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Polychlorinated biphenyl sources, environmental levels, and exposures in school buildings
Thomas, K., J. Xue, R. Williams, P. Jones, AND D. Whitaker. Polychlorinated biphenyl sources, environmental levels, and exposures in school buildings. ISES 2015 Annual Meeting, Henderson, NV, October 18 - 22, 2015.
The National Exposure Research Laboratory (NERL) Human Exposure and Atmospheric Sciences Division (HEASD) conducts research in support of EPA mission to protect human health and the environment. HEASD research program supports Goal 1 (Clean Air) and Goal 4 (Healthy People) of EPA strategic plan. More specifically, our division conducts research to characterize the movement of pollutants from the source to contact with humans. Our multidisciplinary research program produces Methods, Measurements, and Models to identify relationships between and characterize processes that link source emissions, environmental concentrations, human exposures, and target-tissue dose. The impact of these tools is improved regulatory programs and policies for EPA.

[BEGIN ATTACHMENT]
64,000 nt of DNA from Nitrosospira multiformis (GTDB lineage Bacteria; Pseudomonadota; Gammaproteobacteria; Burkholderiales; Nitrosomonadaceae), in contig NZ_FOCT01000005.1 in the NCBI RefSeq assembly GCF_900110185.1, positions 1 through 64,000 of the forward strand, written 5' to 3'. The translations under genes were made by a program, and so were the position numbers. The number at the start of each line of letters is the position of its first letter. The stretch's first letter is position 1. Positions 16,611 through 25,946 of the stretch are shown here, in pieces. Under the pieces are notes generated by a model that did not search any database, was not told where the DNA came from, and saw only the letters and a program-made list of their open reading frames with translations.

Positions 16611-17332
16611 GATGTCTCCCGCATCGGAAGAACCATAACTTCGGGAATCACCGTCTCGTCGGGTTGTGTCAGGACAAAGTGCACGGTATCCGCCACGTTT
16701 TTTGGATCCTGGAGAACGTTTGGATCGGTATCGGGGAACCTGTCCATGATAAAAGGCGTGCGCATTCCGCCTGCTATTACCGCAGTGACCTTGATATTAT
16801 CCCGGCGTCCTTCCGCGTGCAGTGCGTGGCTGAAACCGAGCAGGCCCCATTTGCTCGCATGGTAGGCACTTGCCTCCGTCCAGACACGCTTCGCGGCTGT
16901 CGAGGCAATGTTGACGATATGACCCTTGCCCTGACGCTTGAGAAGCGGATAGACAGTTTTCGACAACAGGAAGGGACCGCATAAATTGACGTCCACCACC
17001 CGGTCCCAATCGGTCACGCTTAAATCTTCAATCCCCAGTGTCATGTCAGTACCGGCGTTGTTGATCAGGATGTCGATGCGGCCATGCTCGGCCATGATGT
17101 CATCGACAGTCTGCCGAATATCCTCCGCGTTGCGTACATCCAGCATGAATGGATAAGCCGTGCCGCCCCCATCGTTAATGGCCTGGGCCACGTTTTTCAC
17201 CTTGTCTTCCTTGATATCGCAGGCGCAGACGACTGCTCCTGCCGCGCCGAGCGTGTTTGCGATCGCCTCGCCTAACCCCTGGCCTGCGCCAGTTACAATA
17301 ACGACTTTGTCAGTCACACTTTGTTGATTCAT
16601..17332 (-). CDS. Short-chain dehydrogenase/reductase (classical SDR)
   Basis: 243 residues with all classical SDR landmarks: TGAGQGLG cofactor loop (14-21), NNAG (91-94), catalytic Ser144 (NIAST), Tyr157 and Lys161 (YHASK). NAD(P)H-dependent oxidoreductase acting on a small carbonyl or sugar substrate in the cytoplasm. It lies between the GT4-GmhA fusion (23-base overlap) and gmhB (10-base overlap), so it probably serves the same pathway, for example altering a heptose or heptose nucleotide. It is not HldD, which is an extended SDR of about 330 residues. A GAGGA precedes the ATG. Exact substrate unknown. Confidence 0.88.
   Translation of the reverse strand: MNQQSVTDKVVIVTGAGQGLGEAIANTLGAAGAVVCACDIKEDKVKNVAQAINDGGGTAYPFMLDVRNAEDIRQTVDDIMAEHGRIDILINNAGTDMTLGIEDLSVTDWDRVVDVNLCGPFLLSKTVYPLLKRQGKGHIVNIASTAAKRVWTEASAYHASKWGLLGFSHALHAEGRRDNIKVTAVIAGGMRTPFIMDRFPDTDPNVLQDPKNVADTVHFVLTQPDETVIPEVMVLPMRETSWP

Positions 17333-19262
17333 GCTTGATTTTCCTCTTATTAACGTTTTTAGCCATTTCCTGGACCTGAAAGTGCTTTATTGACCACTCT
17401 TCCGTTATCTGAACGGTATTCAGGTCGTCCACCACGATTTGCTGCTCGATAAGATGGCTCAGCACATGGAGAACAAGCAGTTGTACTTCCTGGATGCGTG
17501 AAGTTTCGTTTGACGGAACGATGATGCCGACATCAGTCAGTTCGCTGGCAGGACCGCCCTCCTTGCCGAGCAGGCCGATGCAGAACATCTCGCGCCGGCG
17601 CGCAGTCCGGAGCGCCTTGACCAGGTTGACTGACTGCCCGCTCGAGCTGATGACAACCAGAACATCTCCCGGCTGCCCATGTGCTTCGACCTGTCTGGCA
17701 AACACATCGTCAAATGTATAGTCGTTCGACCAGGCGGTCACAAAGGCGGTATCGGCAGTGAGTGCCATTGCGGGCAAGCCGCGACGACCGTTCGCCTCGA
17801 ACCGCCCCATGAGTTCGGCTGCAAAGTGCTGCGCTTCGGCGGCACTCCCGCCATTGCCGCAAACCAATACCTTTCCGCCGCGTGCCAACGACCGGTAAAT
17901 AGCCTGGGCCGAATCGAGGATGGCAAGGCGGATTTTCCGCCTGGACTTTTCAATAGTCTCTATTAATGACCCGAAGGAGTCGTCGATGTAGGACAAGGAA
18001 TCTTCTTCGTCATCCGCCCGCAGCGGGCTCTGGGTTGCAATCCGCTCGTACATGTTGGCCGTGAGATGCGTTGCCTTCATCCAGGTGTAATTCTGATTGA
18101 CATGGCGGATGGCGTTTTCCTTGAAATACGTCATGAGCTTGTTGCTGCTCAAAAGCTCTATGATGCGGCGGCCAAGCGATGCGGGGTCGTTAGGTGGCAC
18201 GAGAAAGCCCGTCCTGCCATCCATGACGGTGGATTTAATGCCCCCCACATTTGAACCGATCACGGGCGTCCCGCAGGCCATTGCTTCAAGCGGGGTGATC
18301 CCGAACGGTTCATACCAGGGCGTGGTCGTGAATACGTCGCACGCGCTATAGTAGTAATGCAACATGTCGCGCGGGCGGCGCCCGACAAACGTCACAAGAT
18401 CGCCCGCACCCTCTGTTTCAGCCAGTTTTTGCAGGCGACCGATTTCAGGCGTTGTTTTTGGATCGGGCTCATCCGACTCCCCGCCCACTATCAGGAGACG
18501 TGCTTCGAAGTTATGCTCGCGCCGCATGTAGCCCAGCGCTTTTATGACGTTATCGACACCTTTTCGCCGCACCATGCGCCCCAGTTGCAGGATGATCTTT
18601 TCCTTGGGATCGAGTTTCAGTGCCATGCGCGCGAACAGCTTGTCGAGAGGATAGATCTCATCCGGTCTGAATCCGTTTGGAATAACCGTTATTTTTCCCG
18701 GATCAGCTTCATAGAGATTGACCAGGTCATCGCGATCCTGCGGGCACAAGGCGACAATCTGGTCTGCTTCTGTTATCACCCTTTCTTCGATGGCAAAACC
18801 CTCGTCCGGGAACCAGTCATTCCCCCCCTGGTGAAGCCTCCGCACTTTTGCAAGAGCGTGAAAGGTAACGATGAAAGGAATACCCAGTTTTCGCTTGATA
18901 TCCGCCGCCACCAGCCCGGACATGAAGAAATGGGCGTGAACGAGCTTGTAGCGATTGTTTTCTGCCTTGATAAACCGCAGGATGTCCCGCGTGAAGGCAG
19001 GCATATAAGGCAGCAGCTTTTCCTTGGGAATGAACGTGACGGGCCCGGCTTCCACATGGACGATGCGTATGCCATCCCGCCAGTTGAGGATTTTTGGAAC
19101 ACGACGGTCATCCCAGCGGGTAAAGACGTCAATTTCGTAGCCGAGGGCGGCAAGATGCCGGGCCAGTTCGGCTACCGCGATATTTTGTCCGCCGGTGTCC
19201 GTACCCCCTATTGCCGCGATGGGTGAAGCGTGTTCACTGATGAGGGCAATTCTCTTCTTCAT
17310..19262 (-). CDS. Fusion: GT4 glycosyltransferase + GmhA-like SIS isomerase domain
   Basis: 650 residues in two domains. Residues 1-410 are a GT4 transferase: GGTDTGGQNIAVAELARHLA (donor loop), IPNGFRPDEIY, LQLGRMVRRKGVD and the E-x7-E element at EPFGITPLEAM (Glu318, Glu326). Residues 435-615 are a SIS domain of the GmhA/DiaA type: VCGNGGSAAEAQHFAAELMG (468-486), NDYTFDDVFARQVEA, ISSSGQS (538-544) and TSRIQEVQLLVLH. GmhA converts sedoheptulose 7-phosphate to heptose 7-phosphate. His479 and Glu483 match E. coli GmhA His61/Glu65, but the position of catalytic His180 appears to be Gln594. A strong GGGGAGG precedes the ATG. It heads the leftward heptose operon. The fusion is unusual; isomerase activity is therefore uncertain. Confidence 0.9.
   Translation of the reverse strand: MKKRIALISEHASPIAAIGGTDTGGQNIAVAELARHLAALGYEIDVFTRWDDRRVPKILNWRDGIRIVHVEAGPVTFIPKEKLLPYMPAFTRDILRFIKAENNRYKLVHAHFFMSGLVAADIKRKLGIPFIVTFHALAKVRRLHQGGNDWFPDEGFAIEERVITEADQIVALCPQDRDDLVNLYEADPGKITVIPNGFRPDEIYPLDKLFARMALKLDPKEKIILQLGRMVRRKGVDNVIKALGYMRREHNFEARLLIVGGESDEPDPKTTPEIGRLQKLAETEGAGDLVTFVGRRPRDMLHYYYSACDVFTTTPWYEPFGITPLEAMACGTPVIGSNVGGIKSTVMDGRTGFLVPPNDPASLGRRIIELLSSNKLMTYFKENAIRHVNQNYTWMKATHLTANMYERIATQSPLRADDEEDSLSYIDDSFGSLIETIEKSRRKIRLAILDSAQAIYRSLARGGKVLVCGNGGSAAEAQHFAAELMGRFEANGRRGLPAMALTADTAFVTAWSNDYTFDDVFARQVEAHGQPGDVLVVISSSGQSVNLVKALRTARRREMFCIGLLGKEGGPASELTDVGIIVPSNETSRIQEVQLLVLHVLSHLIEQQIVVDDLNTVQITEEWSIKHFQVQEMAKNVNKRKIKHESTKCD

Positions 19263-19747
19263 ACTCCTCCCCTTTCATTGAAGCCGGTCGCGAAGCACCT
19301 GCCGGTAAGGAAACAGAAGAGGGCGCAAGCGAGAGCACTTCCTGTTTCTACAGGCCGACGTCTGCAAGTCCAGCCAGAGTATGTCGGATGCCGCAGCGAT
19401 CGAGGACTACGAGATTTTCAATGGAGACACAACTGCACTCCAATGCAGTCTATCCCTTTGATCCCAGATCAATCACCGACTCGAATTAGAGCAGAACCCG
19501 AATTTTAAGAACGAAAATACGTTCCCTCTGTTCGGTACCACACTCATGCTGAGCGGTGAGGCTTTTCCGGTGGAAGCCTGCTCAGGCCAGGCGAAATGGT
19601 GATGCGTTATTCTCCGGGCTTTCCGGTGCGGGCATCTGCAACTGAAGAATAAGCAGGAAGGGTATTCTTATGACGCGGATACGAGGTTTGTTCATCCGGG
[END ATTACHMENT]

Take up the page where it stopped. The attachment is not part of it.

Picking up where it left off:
Background: Building materials and components containing polychlorinated biphenyls (PCBs) were used in some U.S. school buildings until the late 1970s and may be present today. There is limited information on source factors and occupant exposures. Methods: Analysis of PCBs in material samples from several schools provided information for characterizing sources and assessing source-environment relationships. PCB measurements in environmental media at six schools were used to estimate potential school-only exposure distributions for 4-5, 6-10, 11-14, and 14-18 year-old age groups using the Stochastic Human Exposure and Dose Simulation (SHEDS) multimedia model. Results: Using chamber-derived emission parameters, total PCB emission rates for caulks with >50,000 ppm PCBs in several school locations were estimated to range from 53 to 3100 µg/h. Total PCB emission rates estimated for four intact light ballasts tested in a chamber at 45°C ranged from 0.42 to 33 µg/h. Over 90% of 411 building material samples from schools with caulk and light ballast PCB sources had measurable PCBs (median=16 ppm total PCBs) showing secondary source creation. Geometric mean total PCB concentrations for air, surface wipes, and soil were 230 ng/m3, 0.15 µg/100 cm2, and 0.52 ppm respectively. Indoor dust concentrations estimated using an air/solid partition coefficient had a geometric mean of 7.0 ppm. For 6-10 year-olds, the estimated absorbed doses would be predicted to be 0.022 and 0.041 µg/kg-day at the 50th and 95th percentiles, respectively. Estimated absorbed doses were lower for the other age groups. Over 70% of the estimated mean absorbed dose was predicted to occur through inhalation. Conclusion: Occupants in schools with PCB sources are likely to be exposed to PCBs through their normal daily activities. Based on the levels in these buildings, some exposures occurring at school would be predicted to exceed the 0.02 µg/kg-day EPA IRIS reference dose for Aroclor 1254.